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The following article
was written by Coleman Patterson and
appeared in the Business section of the Abilene Reporter-News.
Marketers capitalize on 'fan' loyalty, June
30, 2006, 2D.
diehard members of The Gator Nation, April 4, 2006 was a
tremendous day. It was the day AFTER the University of
Florida men’s basketball team was named the 2006 NCAA
National Champions. Around the world, Gator fans received
notes and messages of congratulations for their team’s
victory. Some Gator fans posted signs and banners
announcing the victory in their office windows for people
passing by to see (no names mentioned).
college athletics, there are typically ties between the fans
and the teams that extend beyond just winning and losing.
Many people root for the teams of the schools from which
they attended or graduated. Professional sports teams are
different—they are businesses that depend on fans for
revenue. Professional leagues and teams generate tremendous
amounts of money from ticket and merchandise sales,
licensing fees, and advertising. Diehard fans can
experience emotional, psychological, and physiological
reactions when watching the games of their favorite teams.
Fans experience those reactions knowing that the players are
being paid (in some cases, millions of dollars a year) to
play for entertainment. In spite of that knowledge, fans
experience many of the same feelings of victory and loss as
the players who actually compete in the game.
Identity Theory gives some explanation for “fan”
involvement. When others know that you claim an association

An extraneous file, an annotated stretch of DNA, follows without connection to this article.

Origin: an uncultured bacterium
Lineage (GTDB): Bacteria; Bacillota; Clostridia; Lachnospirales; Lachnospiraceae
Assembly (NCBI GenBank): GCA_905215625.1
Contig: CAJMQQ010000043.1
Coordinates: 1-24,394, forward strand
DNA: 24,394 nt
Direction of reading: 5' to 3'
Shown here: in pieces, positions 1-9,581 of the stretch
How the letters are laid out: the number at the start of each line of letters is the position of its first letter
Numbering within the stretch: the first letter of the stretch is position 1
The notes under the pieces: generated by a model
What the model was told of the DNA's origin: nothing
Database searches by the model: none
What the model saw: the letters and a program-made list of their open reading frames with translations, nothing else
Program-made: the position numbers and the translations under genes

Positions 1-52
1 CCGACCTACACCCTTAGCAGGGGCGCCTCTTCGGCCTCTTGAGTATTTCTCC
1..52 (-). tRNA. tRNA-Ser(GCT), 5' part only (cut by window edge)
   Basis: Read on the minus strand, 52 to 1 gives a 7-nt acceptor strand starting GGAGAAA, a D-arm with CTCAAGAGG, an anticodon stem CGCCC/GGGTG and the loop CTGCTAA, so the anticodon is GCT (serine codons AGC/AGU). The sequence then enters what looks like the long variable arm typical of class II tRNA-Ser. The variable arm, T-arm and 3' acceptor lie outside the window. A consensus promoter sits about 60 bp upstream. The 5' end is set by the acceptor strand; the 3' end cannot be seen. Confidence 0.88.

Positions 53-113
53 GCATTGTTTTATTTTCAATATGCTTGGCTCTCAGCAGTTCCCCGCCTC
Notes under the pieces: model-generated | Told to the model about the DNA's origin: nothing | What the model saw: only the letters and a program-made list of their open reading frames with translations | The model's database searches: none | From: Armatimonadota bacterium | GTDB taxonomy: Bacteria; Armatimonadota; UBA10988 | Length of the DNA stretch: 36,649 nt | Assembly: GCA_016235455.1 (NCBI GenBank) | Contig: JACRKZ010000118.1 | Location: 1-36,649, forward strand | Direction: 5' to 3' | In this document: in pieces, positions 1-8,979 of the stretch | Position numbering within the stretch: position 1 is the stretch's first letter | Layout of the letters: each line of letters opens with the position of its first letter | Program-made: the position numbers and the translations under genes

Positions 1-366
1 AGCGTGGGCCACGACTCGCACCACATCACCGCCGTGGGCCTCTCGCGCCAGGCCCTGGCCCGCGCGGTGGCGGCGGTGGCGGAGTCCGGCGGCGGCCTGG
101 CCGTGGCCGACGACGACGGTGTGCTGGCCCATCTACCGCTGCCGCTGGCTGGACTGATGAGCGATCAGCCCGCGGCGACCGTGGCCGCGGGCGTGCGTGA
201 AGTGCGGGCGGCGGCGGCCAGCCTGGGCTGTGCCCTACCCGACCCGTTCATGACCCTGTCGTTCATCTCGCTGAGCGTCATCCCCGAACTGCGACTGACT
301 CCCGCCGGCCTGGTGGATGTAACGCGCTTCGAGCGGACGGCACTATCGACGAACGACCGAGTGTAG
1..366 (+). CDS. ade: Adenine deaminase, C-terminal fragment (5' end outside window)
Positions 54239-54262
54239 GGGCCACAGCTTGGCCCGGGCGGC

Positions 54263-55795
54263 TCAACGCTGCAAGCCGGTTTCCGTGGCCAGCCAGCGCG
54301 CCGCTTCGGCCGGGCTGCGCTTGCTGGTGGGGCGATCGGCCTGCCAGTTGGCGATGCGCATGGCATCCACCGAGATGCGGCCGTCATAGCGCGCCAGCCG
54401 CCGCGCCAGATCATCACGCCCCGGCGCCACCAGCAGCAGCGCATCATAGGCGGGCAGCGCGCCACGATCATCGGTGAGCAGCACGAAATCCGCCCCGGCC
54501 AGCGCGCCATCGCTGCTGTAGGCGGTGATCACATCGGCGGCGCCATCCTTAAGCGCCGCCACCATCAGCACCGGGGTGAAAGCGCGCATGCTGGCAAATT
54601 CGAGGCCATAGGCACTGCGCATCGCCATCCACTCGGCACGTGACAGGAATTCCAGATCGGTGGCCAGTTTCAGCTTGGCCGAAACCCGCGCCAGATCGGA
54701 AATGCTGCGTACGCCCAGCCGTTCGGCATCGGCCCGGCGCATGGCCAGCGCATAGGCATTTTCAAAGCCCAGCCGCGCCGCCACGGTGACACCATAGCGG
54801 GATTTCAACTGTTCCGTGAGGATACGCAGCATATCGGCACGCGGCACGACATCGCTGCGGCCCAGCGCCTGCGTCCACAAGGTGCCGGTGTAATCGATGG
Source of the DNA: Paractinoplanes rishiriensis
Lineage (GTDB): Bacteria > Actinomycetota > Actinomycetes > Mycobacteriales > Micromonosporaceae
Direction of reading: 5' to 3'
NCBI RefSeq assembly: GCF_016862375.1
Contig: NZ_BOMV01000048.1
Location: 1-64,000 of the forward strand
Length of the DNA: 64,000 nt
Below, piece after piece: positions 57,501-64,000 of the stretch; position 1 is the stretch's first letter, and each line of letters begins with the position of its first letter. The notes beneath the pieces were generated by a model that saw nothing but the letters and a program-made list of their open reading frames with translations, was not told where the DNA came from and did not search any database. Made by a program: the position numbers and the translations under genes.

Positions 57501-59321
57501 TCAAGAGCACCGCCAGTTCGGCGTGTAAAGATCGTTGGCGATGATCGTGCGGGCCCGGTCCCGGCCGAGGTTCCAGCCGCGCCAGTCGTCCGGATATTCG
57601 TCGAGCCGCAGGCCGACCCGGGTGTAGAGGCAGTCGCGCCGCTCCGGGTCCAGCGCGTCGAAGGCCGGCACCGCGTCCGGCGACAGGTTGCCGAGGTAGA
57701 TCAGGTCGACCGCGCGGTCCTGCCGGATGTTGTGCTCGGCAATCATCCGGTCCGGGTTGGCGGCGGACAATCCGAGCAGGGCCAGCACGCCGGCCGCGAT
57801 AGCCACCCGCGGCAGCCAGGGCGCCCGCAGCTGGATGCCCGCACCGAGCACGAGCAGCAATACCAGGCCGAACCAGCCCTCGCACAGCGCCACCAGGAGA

with a group, the group’s successes and failures reflect
upon you in the eyes and minds of those who know you.
Individuals are able to share in the success of the groups
they identify with even when they contribute nothing to
performance. The Gator fans who watched the national
championship game on television, for example, had zero
influence on the team’s performance. When sports teams
lose, fans might also perceive themselves as losers in the
eyes and minds of those who know of their allegiances.
These processes can have positive and negative influences on
an individual’s self-esteem.
Marketers use concepts similar to social identity theory to
create demand and sales for their products. One way they do
this is to the pay sports heroes to endorse and promote
brands and products. Using a product that a celebrity is
known to use allows consumers to psychologically share in
the fame and success of the endorser. When ordinary players
put on the same brands of clothes that sports heroes wear,
some of the fame, celebrity, and success of the heroes
seemingly rubs off onto the ordinary players. Marketers use
these concepts sell things like clothing, shoes, deodorant,
drinks, underwear, cameras, and automobiles. When
celebrities and heroes do unfavorable things or stop winning
at their games, companies often drop them and look for new
stars to help endorse and sell future products.
all known to those with whom we interact as a composite of
individual and group identities. As members of business and
work organizations, we should be aware of the ways that
social identity theory might be used to help our
organizations create favorable images with consumers. As
consumers, we should be aware of the ways that businesses
and organizations try to use social identity theory to
elicit our business. And finally, Go Gators!
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